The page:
not be viewed as being representative of either kind of social enterprise,
whether company or CSO. Our purpose was to identify smart approaches
and practices from which both academics and practitioners can learn, as
well as to point to important avenues for further research. In our analyses
and commentary we sometimes ventured beyond strict interpretation of
the assembled data and speculated about managerial implications, a move
which we hope will be useful to practitioners and also lay the groundwork
for researchers to frame hypotheses and questions for future study.

A Mapping Framework
The research process was guided by a general framework comprised of
what were deemed the core factors underlying social enterprise management. The available literature on successful social enterprises suggested
relevant areas for exploring smart practices contributing to superior performance. Subsequently, interactive discussion by participating research
teams across countries enabled us to adjust and refine a mapping framework that provided the structure for the book, as well as a straightforward
way for practitioners to envision the main managerial variables and their
interrelationships.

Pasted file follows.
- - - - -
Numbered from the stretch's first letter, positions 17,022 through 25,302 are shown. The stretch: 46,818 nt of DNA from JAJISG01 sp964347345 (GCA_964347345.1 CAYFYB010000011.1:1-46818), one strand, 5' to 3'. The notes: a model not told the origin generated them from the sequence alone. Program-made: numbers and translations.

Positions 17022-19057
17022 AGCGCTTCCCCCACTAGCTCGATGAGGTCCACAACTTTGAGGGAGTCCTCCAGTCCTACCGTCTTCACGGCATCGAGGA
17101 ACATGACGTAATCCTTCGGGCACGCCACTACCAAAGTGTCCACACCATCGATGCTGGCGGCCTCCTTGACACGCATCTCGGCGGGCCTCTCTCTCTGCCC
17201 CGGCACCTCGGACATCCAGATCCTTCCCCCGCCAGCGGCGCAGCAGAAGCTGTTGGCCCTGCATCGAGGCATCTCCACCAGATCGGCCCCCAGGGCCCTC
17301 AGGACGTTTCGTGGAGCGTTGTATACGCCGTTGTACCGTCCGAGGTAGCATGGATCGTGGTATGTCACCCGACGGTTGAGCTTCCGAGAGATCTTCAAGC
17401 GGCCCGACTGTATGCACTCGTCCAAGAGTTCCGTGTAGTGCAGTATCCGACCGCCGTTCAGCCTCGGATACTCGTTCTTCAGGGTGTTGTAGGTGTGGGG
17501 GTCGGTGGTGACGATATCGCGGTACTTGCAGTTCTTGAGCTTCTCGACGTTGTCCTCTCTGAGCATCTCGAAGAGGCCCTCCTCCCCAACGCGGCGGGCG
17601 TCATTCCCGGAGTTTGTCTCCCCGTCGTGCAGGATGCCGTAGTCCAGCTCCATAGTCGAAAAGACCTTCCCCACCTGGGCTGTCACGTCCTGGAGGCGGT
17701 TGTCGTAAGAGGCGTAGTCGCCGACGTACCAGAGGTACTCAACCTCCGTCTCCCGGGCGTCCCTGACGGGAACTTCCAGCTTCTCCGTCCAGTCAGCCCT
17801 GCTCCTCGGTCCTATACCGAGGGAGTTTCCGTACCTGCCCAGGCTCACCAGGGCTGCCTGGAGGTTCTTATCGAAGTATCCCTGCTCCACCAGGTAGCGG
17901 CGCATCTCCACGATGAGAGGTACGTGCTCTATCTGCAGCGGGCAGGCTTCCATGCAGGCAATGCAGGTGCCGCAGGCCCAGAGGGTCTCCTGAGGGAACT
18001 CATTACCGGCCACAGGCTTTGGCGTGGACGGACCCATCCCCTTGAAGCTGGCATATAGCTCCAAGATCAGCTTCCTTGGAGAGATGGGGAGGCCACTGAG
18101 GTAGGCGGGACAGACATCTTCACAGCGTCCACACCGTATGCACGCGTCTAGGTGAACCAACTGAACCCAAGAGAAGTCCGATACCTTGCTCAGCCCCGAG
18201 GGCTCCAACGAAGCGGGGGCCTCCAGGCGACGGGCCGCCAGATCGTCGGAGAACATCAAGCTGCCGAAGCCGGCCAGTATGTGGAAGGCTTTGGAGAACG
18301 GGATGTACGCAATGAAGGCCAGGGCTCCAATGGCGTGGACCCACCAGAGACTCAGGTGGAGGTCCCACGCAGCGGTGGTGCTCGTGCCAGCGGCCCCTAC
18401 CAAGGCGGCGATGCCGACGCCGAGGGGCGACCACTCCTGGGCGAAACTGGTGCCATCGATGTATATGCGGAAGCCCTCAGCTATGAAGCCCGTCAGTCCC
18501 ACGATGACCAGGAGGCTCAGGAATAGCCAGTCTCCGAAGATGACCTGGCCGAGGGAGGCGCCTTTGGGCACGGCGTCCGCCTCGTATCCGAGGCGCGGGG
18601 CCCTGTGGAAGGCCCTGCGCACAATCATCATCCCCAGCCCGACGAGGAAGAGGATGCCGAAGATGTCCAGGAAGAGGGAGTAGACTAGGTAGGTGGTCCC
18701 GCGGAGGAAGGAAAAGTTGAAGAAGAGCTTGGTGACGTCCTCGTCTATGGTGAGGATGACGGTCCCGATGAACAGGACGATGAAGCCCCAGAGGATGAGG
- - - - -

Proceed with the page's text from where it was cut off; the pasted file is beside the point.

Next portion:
The first characteristic of the framework is that it is holistic. Our
research confirms that high performance is not the result of any specific
factor, such as charismatic leadership, for example, nor of any other magic
recipe. Rather, it derives from the coherent integration of a constellation of
factors. The framework consists of four general elements listed below: purpose, integrative drivers, implementing mechanisms, and contextual forces.
Purpose. The core purpose of social enterprise is to create value
for the betterment of society. This aim lies at the center of the
framework and is the end toward which all other elements in the
framework must contribute. Greater alignment of these elements
with the central purpose produces higher organizational coherence which contributes to superior performance.

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6 Effective Management of Social Enterprises

Integrative Drivers. Our findings revealed that three managerial


components served a primary function of creating organizational
coherence with the core social purpose: leadership, strategy, and
organizational culture.
Implementing Mechanisms. Smart practices in five core managerial areas were vital to implement the social enterprise strategy
effectively: organizational structure and processes, human
resources, financing, governance, and performance measurement.
Contextual Forces. The context in which organizations operate
creates constraints and opportunities. Performance is shaped by a
capability to understand and adapt to the dynamics of political,
economic, social, technological, environmental, and demographic forces.
The framework we developed, showing the various aspects examined as